Tag Archives: television

VAB CEO Sean Cunningham on Why Video “Simply” Works



Sean Cunningham is the son of a radio personality and the husband of grammarian. That may be why he expresses himself so fluidly and works hard to offer clear explanations about the video landscape at the same time. Those personal aspects combined with deep professional experience in the ad industry and as a strategic media advisor help him helm the VAB, the source for insights-driven research and thought leadership about premium video. As its president and CEO, Sean is laser-focused on maximizing outcomes and championing the medium as a must-have for building high-value brands and driving growth.

It’s not easy in our changing environment, but the mantra at the organization is to simplify what is a very complex ecosystem and offer insights that help all those in the business of video to thrive. They’ve kept up a steady pace of conferences and reports even during trying times, even as consumers have made a steady diet of video during these at-home days.

In Episode 19 of Insider Interviews, Sean tells host E.B. Moss about the definition and best practices around marketing with premium video (spoiler alert: the VAB defines it as multi-screen content that’s professionally produced programming in any form — linear, tablet, laptop, mobile, etc.).

Sean and E.B. also discuss:

  • Our radio dads!…and what happens around Sean’s dinner table…
  • The lessons he learned on the agency side that all media sellers should know
  • The role of media in building your brand during the COVID-19 pandemic
  • The power of including authentic messaging around diversity & inclusion
  • VAB and IAB – important bedfellows
  • The changes in consumer habits that marketers need to consider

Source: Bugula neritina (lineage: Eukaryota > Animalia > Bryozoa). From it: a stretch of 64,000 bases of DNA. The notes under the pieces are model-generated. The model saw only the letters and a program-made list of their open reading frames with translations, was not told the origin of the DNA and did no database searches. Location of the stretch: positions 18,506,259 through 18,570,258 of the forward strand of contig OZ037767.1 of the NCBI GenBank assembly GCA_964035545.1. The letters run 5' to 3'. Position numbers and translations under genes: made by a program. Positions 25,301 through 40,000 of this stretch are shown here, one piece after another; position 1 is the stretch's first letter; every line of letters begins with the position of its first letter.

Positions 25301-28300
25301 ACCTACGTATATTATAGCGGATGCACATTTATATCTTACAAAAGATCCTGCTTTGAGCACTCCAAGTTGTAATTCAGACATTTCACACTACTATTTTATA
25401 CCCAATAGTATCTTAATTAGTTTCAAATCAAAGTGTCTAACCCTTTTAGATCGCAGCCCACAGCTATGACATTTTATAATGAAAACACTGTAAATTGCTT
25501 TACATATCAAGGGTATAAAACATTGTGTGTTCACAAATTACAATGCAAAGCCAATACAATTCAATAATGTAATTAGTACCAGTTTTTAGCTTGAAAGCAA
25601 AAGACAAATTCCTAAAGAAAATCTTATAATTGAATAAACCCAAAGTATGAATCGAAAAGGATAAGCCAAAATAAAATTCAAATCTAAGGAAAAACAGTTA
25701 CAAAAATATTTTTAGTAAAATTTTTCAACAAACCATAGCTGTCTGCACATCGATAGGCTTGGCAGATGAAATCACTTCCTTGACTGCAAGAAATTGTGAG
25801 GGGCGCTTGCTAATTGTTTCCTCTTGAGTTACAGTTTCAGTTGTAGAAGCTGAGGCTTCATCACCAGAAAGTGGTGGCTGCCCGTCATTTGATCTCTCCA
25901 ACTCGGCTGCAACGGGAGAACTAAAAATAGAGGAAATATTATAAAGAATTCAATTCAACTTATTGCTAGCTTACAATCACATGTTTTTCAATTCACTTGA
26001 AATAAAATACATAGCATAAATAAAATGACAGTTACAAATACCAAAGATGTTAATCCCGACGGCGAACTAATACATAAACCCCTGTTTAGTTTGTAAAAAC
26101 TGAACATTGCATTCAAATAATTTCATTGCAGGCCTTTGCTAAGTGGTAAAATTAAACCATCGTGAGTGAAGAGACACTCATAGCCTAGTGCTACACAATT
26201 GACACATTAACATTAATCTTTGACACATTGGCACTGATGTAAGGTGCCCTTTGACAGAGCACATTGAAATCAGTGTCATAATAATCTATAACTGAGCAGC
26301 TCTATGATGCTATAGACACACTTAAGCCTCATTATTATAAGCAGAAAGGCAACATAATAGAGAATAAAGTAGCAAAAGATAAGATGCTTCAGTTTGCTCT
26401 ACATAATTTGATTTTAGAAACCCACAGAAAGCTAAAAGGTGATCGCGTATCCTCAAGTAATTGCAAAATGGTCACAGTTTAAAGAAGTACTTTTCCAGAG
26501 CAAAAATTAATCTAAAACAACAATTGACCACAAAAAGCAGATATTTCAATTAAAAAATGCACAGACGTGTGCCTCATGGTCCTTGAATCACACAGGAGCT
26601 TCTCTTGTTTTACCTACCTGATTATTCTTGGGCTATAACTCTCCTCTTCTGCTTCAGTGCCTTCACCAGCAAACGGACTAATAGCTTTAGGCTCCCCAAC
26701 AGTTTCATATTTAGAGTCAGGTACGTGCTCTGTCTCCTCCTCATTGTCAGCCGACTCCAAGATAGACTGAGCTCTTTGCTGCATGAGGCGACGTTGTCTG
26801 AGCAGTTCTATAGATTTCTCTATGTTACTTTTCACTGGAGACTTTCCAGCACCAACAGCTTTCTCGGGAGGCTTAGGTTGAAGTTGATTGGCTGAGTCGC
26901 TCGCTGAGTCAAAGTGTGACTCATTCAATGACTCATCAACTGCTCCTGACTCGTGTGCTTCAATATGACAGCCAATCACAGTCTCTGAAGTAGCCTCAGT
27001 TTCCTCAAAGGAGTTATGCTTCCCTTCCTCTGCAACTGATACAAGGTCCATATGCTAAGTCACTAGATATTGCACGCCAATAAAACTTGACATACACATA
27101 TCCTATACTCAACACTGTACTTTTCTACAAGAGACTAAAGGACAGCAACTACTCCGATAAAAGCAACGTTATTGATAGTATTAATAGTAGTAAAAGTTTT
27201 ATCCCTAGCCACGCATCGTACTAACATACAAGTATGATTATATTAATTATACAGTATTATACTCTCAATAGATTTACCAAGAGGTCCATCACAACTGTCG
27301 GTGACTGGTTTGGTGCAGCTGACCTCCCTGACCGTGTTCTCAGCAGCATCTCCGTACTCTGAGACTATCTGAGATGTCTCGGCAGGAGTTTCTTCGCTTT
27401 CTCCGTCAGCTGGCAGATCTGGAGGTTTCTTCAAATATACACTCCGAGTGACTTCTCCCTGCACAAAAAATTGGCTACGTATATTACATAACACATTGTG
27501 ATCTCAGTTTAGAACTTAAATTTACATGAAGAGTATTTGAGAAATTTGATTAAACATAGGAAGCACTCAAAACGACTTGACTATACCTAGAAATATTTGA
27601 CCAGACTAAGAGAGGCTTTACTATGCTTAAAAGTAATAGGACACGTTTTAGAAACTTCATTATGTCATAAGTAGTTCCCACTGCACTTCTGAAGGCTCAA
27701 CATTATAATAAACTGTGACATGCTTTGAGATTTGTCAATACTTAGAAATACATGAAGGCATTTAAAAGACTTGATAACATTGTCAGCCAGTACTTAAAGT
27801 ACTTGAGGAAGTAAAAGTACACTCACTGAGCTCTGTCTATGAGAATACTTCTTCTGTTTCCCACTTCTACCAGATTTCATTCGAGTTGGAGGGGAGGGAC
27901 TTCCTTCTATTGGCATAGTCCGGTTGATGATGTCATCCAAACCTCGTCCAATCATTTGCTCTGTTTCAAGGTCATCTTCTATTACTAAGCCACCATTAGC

• How to put your best foot forward to advance a career in this industry.

Resources Mentioned:

Social Media Links:

Please share the podcast if you liked this episode, and follow Insider Interviews on Twitter, Instagram, and Facebook.

You can also reach out to be considered for an episode — or suggest questions or a guest — or to have your own bespoke podcast series produced and/or hosted by E.B. Moss. Email us at podcasts@mossappeal.com. We’re “hear” for you!


Frito-Lay SVP Marissa Solis on Pivoting Big Brands



Marissa Solis was about six months in to a big new role at one of the biggest snack companies in the world when one of the world’s biggest crisis hit. That’s not hyperbole. As the new head of all marketing initiatives, media, sports, and partnerships for the core brands of Frito-Lay North America, including Doritos, Cheetos, Tostitos, and dips, it was definitely not hyperbole.

That was Marissa’s new reality and she had to help smoothly and quickly do the equivalent of turning a battleship. But this dynamo had previously been tapped to lead the creation of a cross-functional Hispanic Business Unit at PepsiCo and had helped double beverage sales among U.S. Hispanic consumers in a short time, so she was the right woman to face down a pandemic.

Her throughline — and recipe for success? It always has to start with the consumer.